All of the above mentioned forms can be caused by mutations in the gene of any subunit of the BCKDC.
Another classification divides the disease into subtypes depending on the subunit of the enzyme complex (see Biochemical disease mechanism) that is altered - type IA/IB/II or III if subunit E1 (α chain), E1 (β chain), E2 or E3 is altered, respectively. In some sources type III is actually considered another disease, which is similar to MSUD, called dihydroliponamide dehydrogenase deficiency. The reason is that this subunit is also a part of other enzyme complexes, e. g. the pyruvate dehydrogenase complex.
See also description of this disease in
Biochemical disease mechanism
The first step in degradation of the BCAAs leucine, isoleucine and valine is the oxidation to branched chain α-keto acids (BCKAs). This reaction is catalyzed by cytosolic branched-chain amino-acid aminotransferase which cuts off the α-amino group of the BCAAs and substitutes the chemical group with a carbonyl group. This process takes part in the cytosol of cells. The produced α-keto acids are then transported into mitochondria and decarboxylated by the BCKDC. After a chain of reactions in mitochondria branched-chain α-keto acids will be transformed to derivatives of CoA, e.g. Acetyl-CoA and Succinyl-CoA, which can participate in other metabolic pathways such as the citrate cycle.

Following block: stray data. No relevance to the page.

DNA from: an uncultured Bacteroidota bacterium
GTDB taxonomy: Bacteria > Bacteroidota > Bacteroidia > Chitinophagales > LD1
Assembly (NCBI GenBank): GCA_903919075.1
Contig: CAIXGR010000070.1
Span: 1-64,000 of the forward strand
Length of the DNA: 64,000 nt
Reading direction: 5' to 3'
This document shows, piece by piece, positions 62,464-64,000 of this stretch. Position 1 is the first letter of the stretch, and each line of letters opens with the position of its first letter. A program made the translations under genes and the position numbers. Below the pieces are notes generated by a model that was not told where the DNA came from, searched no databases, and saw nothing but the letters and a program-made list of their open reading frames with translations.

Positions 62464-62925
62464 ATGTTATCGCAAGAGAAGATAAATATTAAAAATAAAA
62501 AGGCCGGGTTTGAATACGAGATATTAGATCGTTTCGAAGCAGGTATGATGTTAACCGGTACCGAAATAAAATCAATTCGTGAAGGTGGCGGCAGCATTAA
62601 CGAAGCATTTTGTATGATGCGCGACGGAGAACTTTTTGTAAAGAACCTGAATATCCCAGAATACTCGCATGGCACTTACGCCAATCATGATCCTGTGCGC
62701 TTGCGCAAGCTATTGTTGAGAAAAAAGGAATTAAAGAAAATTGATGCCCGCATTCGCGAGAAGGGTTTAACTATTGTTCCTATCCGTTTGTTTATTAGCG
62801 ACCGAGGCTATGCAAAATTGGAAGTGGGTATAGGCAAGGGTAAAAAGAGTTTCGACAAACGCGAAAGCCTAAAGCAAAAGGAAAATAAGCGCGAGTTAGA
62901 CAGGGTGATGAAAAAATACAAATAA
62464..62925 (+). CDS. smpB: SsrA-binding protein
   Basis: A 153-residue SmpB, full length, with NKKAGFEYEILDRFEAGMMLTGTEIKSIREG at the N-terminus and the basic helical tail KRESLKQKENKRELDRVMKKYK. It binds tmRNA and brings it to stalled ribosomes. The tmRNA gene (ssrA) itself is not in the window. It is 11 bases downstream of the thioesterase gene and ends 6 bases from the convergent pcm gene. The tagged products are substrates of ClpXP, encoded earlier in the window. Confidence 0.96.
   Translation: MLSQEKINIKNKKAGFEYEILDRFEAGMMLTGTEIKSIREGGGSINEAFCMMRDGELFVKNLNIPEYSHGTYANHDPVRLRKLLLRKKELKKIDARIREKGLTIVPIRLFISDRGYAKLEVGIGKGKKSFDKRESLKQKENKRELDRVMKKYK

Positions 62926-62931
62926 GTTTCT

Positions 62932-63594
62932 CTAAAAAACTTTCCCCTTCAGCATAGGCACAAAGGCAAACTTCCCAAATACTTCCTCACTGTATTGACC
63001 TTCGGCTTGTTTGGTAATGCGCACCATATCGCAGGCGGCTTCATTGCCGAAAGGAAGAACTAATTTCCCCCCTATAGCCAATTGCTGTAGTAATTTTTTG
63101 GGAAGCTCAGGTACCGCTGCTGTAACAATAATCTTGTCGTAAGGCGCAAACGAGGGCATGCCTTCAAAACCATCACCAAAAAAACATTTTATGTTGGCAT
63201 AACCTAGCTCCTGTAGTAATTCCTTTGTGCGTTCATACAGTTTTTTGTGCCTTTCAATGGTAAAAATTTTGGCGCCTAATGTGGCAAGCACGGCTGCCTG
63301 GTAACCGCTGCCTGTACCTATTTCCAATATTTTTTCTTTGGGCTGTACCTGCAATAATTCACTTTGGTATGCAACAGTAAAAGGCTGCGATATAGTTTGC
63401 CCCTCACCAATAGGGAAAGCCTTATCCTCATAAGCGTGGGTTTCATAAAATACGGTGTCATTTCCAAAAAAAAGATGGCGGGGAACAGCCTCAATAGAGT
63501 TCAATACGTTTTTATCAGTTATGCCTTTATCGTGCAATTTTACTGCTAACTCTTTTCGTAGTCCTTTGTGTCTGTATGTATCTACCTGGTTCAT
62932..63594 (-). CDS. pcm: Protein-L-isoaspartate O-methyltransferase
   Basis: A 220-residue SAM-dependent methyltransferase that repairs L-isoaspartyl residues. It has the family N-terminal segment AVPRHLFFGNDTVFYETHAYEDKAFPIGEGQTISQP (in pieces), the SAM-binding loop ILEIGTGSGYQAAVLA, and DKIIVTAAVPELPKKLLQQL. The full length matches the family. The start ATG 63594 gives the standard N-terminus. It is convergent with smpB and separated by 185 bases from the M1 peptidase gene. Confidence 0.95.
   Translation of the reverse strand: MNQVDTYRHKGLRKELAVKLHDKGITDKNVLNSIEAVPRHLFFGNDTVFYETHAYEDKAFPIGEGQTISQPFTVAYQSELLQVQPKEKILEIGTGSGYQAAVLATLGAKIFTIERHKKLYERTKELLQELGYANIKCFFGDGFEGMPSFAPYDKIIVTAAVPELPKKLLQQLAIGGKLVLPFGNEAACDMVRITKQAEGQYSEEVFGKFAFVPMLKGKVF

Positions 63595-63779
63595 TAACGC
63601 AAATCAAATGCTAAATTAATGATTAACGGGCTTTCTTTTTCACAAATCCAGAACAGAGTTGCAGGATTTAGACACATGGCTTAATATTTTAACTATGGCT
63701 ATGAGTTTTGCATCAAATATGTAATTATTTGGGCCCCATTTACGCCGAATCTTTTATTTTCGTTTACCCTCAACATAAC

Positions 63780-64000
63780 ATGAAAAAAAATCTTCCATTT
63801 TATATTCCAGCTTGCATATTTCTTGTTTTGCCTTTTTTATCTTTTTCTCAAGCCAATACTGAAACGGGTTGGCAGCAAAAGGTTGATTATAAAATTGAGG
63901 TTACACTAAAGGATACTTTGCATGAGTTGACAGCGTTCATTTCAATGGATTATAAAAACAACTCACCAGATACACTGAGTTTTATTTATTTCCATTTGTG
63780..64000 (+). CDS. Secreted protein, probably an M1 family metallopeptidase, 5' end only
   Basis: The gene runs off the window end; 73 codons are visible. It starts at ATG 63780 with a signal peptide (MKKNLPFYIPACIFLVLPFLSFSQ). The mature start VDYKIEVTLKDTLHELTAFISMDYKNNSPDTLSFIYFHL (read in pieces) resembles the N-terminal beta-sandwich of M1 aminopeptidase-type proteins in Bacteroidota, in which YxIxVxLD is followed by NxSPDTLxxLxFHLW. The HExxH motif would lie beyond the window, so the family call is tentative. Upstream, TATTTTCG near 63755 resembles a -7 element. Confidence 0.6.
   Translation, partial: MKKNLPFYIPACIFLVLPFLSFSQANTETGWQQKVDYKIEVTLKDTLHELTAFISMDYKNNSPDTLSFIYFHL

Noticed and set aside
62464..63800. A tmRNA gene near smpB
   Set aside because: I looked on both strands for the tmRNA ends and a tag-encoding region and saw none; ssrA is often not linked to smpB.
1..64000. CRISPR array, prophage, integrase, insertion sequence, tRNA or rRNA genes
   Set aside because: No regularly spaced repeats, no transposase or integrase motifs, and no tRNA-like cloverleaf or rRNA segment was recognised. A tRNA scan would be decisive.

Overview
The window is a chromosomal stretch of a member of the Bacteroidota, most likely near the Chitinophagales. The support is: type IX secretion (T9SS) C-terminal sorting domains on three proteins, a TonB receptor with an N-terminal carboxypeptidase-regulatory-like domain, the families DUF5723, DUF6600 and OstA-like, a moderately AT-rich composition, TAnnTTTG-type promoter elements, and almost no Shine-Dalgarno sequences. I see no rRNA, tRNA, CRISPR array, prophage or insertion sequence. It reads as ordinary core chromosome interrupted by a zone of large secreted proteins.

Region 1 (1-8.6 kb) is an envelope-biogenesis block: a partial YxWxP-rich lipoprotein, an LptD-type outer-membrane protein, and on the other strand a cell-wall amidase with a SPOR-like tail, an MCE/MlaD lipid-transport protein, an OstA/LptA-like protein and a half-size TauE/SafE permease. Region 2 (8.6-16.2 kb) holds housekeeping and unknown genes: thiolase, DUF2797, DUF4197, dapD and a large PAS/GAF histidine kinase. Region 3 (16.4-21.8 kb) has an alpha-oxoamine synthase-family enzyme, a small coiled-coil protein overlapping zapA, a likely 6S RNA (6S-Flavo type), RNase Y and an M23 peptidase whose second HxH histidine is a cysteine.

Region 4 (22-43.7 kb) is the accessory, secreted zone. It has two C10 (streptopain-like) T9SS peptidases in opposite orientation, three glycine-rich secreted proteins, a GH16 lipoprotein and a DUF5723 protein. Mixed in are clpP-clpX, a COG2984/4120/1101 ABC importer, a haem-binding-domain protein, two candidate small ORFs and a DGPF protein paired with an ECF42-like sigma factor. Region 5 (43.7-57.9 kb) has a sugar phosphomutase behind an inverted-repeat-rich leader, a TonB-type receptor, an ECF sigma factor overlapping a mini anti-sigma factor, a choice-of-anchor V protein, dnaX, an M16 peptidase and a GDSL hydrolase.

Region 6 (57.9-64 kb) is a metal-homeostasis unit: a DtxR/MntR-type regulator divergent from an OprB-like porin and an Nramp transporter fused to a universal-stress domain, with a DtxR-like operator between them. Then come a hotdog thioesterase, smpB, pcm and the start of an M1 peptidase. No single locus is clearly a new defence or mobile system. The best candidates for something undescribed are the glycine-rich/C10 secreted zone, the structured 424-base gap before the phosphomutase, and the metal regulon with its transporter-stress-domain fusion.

If the function of the enzyme complex BCKDC is disturbed like in MSUD, the amino acids and their metabolites (BCKAs) cannot be removed and accumulate in blood and tissue. Accumulation of BCKAs results in a ketoacidose, i. e. the pH value of the blood decreases, which explains some of the symptoms described in Phenotype.
Because of the accumulation of leucine in the brain, other essential amino acids are displaced, which leads to depletion of important neurotransmitters like glutamate. Also the energy metabolism is disturbed, since the accumulation of BCKAs interrupts the citric acid cycle.